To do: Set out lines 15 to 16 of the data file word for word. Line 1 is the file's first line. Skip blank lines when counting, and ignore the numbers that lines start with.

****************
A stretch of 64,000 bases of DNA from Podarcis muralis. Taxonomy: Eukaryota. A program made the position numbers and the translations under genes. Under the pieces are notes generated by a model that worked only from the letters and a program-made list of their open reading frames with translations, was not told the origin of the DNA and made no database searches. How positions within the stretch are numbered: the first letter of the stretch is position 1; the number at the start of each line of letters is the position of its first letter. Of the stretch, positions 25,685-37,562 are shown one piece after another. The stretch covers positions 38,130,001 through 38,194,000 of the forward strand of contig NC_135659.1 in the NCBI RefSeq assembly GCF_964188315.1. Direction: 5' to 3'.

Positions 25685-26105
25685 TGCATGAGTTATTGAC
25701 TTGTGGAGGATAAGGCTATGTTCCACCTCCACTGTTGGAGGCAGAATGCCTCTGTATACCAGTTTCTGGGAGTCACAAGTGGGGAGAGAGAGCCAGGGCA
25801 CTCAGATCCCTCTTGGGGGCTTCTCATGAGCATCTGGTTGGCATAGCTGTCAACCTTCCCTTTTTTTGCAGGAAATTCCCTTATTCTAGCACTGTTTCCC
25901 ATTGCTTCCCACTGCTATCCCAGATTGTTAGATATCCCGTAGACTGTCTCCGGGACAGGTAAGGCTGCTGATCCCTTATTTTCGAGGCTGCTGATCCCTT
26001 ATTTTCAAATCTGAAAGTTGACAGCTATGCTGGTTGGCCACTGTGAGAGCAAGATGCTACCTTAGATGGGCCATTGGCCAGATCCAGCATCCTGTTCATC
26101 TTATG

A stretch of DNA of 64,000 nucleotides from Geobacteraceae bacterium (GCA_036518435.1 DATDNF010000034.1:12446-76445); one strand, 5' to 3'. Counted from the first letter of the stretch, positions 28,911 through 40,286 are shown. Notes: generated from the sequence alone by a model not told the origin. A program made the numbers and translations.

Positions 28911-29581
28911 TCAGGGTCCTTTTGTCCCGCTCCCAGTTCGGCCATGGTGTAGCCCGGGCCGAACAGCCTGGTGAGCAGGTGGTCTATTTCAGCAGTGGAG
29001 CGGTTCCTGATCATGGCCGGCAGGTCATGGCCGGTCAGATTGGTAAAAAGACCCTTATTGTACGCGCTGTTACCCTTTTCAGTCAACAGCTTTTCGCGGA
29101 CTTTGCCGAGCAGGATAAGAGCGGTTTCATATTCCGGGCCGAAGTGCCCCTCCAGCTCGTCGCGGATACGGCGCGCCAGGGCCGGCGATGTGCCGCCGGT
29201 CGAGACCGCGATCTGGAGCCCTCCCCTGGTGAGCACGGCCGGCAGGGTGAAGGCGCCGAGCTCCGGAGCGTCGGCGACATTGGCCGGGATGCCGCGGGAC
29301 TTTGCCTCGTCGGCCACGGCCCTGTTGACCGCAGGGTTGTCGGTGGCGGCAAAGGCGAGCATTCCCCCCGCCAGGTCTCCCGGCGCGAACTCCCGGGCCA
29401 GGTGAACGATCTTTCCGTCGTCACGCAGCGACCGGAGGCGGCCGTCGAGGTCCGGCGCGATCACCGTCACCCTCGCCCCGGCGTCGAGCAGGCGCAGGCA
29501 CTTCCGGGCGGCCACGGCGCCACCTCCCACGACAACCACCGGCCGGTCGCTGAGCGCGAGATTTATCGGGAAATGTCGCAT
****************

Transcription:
29301 TTTGCCTCGTCGGCCACGGCCCTGTTGACCGCAGGGTTGTCGGTGGCGGCAAAGGCGAGCATTCCCCCCGCCAGGTCTCCCGGCGCGAACTCCCGGGCCA
29401 GGTGAACGATCTTTCCGTCGTCACGCAGCGACCGGAGGCGGCCGTCGAGGTCCGGCGCGATCACCGTCACCCTCGCCCCGGCGTCGAGCAGGCGCAGGCA